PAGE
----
Beth: So one ioDrive is 320 GB. Is data striped across all the chips or do you have separate data sets?
Flynn: Each one of the Flash modules looks like a volume and you can either stripe them or mirror them to make them look like one volume. Or is you have multiple cards you can aggregate all of those volumes with RAID 10. We have RAID-5 like redundancy on the chips, then RAID between the memory modules. What we’ve come to realize after we introduced FlashBack is that it actually lets you get more capacity.
Most SSDs are 64 GB at most—32 GB, 64 GB. With this technology we put five to 10 times as many chips within our card. That would increase the failure rate because the individual chip’s failure rates add up. With our ability to compensate, we can get to higher capacities, and with that we can increase endurance, because you can spread the data out.
Internally it’s more like RAID 50 because I have eight die in my redundancy chip. There’s one parity die for each package. It’s 24+1 and then that quantity times eight, because there’s eight of those sets. If you were to line it up like disk drives, it would look exactly like that, 24 disk drives and then an extra one, 8 rows. So when we talk about this as a SAN in the palm of your hand we really mean it, because we’ve taken die within the various NAND packages and arrayed them together just like a disk array. It’s also self-healing in that if you have a fault the system reconstructs the data that otherwise might’ve gone missing and moves it to a different spot and turns off the use of the spot that failed. You don’t have to service it. It automatically just maps it out. Like Xiotech’s ISE product—that’s bleeding edge stuff for disk arrays, and it’s built into the silicon here.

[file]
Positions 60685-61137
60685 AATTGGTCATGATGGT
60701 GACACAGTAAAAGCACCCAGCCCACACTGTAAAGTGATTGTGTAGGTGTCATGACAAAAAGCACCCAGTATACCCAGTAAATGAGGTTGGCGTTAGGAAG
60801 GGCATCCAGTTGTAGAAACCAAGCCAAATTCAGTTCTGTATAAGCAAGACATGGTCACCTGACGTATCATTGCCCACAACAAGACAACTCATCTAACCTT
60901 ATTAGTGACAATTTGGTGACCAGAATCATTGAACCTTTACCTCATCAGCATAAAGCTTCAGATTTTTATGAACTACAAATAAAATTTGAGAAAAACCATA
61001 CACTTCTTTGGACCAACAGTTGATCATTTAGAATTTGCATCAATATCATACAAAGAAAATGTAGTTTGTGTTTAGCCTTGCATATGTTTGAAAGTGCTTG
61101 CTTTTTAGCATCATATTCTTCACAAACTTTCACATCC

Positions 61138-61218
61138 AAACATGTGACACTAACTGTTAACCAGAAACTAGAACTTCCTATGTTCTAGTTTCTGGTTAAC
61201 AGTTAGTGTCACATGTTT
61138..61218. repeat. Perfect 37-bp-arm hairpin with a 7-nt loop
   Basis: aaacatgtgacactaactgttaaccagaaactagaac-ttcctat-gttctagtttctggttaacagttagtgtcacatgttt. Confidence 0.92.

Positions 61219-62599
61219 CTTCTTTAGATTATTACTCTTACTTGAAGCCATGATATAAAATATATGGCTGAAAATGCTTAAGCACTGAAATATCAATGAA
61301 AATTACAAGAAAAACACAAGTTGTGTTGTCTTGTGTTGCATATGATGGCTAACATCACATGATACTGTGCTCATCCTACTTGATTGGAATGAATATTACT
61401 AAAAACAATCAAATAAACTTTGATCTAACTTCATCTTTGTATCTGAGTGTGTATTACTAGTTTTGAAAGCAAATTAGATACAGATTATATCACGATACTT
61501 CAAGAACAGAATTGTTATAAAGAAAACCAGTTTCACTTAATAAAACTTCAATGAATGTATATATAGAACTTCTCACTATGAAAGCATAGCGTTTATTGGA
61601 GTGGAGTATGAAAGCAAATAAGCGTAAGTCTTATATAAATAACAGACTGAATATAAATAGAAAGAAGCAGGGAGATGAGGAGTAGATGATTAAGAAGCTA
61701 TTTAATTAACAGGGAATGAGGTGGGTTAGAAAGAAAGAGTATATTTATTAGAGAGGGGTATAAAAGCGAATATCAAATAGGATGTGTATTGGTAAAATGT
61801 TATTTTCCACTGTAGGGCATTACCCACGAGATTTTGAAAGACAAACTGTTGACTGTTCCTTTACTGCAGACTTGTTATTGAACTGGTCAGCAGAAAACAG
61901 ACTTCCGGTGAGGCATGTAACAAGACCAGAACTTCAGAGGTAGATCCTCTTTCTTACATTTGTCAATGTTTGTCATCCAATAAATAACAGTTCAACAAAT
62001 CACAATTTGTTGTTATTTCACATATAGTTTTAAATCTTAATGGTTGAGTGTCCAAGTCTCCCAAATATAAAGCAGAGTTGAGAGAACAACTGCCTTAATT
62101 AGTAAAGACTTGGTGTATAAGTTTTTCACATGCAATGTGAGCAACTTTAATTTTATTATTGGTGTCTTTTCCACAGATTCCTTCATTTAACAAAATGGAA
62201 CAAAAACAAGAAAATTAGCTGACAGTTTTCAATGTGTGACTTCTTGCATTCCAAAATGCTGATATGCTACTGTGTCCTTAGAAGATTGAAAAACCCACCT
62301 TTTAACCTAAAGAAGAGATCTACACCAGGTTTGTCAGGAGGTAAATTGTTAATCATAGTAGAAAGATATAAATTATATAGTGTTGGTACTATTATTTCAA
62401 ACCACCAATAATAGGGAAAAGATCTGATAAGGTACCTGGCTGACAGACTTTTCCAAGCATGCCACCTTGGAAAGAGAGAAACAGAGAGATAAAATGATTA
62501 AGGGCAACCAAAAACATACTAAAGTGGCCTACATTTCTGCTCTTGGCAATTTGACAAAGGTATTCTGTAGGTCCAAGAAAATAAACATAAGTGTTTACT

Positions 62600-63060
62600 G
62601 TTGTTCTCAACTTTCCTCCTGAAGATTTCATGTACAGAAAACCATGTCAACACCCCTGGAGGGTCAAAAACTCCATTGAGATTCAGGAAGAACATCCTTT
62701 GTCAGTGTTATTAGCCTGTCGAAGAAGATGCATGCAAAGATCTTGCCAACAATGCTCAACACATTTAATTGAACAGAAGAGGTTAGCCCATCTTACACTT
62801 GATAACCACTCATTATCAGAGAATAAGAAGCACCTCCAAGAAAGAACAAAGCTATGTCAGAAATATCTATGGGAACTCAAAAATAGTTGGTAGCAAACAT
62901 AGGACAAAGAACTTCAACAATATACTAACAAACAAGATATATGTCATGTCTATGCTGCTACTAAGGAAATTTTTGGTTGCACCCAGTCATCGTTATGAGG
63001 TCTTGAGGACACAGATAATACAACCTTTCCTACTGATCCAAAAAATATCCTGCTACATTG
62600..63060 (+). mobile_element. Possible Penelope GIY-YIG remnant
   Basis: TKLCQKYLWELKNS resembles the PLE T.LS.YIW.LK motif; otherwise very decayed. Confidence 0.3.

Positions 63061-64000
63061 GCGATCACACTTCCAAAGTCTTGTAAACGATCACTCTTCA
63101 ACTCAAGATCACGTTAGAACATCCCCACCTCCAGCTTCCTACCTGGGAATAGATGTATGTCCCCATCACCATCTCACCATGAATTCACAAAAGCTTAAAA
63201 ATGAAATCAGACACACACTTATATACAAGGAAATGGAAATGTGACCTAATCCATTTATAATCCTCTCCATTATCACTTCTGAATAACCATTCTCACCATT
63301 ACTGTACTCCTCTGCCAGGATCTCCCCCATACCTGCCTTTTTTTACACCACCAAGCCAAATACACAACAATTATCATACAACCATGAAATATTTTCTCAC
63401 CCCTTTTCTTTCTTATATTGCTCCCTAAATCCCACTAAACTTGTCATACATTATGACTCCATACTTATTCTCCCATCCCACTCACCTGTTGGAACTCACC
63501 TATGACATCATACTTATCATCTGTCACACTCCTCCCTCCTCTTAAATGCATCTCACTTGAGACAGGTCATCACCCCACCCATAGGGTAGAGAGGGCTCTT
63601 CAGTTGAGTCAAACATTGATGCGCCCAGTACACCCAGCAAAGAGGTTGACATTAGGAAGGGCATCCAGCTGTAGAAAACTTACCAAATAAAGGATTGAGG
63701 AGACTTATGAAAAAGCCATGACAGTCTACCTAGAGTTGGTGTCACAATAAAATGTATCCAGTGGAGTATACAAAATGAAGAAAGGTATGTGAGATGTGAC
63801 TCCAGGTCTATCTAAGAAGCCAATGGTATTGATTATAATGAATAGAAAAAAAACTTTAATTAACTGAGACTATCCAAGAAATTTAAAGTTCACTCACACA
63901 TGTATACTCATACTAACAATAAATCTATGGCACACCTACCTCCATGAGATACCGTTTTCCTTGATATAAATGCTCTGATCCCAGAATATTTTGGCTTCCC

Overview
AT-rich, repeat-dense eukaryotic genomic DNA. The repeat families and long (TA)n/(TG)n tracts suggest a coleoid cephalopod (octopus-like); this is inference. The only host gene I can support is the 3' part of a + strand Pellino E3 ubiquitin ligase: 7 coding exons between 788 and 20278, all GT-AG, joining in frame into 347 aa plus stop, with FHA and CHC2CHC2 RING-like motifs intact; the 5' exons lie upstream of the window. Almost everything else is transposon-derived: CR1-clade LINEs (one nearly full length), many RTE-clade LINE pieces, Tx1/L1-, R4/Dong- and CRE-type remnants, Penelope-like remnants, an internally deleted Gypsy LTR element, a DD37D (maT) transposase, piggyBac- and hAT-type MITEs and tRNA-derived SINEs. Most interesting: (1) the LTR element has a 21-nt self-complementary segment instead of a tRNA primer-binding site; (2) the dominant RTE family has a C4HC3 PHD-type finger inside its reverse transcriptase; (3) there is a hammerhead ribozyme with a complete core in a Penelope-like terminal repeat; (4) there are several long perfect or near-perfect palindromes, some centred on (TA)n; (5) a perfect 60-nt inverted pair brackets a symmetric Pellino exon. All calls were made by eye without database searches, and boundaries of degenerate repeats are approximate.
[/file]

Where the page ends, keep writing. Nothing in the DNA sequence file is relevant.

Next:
What about double parity protection? That’s all the rage in the disk drive world these days. What if more than one die fails at once?